Stefan Leroy Won’t Let a Disability Hold Him Back

The veteran is running the Boston Marathon this year, prosthetic blades and all.

David and Stefan photo

Cordani, Leroy, and a friend at the Disney Half Marathon/Photo provided.

Stefan Leroy, a veteran who lost both legs serving in Afghanistan, didn’t think he’d run the Boston Marathon this year.

Then, halfway through January, he found himself eager for the challenge, after completing his second half marathon using prosthetic running blades. Immediately after that race, Leroy said he wanted to run Boston. His running guide, David Cordani, told him to think about it.

“I said, ‘No, no, no, no. You don’t make that decision at the finish line,'” Cordani says. “‘You’re at an emotional high right now. Take a few weeks and process it.'”

When Leroy was still determined a few weeks later, the two agreed to lock down a goal and begin training—together.

Cordani, President and CEO of Cigna, works with Achilles International, a Cigna partner organization that gives disabled athletes the support and training know-how necessary to reach their goals. He translates his 25 years of running experience—he’s completed more than 125 triathlons and multiple marathons—into working as a race guide. Last year, he helped train and support Master Sergeant Cedric King during the Boston Marathon, and this year, he’ll run alongside Leroy.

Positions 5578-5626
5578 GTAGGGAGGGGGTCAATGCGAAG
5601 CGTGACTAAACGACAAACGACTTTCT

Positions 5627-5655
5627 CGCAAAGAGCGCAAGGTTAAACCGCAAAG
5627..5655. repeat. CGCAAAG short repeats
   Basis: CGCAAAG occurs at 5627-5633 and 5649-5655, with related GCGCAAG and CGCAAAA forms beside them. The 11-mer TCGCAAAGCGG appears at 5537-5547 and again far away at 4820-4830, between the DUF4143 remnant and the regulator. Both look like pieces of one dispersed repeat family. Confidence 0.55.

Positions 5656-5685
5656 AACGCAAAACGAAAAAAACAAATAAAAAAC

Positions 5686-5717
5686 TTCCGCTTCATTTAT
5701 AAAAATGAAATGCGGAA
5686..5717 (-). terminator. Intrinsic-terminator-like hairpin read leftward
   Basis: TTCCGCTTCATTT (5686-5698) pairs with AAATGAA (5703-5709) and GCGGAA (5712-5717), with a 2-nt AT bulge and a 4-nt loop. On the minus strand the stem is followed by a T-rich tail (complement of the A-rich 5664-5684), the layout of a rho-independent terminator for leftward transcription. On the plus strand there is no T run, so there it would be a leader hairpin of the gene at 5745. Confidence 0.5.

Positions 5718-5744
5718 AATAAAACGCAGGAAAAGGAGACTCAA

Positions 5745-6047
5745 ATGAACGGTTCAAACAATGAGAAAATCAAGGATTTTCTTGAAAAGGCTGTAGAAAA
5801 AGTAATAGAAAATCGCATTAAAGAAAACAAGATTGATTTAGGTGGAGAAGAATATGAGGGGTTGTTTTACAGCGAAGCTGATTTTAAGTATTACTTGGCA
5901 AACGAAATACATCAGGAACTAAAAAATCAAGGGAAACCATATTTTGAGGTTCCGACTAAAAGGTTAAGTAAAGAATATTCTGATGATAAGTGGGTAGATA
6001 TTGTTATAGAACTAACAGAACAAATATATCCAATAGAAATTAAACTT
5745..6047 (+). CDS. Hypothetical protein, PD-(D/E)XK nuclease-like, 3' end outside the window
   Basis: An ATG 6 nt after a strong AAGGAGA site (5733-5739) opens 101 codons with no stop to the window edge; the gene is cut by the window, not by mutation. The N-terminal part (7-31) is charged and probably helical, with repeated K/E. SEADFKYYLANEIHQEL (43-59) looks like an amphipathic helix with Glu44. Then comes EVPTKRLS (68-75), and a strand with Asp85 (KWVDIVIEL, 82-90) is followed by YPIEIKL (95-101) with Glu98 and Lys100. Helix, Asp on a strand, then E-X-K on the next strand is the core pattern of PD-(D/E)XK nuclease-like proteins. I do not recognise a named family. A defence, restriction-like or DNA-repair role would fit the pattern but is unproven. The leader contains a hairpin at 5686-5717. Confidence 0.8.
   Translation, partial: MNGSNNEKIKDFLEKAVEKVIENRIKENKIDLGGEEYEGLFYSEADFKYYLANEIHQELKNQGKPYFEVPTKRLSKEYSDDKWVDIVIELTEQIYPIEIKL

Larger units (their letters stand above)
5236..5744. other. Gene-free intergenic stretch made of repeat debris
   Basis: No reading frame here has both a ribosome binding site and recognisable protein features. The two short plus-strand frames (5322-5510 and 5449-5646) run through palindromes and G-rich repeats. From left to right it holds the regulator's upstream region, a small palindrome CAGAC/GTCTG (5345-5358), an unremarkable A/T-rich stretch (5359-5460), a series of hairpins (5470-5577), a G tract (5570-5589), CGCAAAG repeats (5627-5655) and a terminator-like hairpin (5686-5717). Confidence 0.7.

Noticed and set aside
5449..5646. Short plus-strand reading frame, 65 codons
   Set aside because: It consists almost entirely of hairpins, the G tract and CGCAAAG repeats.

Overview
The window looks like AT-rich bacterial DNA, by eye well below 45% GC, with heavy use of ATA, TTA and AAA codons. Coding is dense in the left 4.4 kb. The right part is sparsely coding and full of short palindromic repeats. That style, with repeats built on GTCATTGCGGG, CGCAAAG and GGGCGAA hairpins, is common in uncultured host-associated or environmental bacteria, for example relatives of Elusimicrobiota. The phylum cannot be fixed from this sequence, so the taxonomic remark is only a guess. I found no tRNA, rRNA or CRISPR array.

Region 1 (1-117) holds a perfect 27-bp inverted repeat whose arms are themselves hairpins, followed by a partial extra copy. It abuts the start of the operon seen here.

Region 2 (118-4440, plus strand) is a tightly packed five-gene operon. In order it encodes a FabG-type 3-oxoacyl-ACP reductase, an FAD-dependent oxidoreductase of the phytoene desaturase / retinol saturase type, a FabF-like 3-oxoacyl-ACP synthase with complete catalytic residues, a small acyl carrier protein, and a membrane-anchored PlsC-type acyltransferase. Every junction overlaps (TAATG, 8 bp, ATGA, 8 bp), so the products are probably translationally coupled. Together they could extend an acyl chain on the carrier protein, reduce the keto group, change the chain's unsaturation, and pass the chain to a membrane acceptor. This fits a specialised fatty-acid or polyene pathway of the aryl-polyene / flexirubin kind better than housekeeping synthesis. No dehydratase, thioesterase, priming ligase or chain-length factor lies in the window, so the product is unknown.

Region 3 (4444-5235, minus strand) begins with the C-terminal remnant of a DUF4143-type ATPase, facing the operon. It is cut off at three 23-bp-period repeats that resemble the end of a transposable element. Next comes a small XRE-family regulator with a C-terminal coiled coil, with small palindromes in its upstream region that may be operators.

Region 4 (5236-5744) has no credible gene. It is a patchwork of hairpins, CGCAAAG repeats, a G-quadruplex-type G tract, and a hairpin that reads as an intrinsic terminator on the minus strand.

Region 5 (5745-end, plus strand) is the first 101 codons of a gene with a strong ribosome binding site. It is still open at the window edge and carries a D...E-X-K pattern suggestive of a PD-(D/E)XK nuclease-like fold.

Leroy’s journey to the Boston Marathon wasn’t an immediate one. After he was injured while serving in the 82nd Airborne Division, he found himself, at age 21, recuperating from the loss of both of his legs at the Walter Reed Military Medical Center, where he first learned about Achilles International. They encouraged him to begin hand cycling, and from there, he built strength.

“I wasn’t even thinking about running then,” he says. “I was thinking about doing something other than physical therapy in the hospital. It was something I could push myself to do.”

With the non-profit’s help, Leroy began training for races. In 2013, he completed his first Boston Marathon in the hand cycling division, then competed again in 2015. This year, he’ll run the race for the first time.

For the past few months, he’s been training with Cordani virtually, as Leroy lives in Florida and Cordani’s in Connecticut. The two text and plan workouts, mixing long runs with swimming and biking.

On Monday, Achilles International will sponsor 20 veterans—known as the Freedom Team—as they run the 26.2 miles from Hopkinton to Boston. While Achilles International has provided them with the community and support they need, they all have their own reasons for running. Leroy runs to remind himself that he’s still the person he’s always been.

“Even though I don’t have my legs anymore, running kind of puts me in the mindset that, ‘Hey, I’m not changed,'” he says. “The way I do things might be changed, but I’m still going to go run. I’m still going to do these things I did before. It’s still who I am.”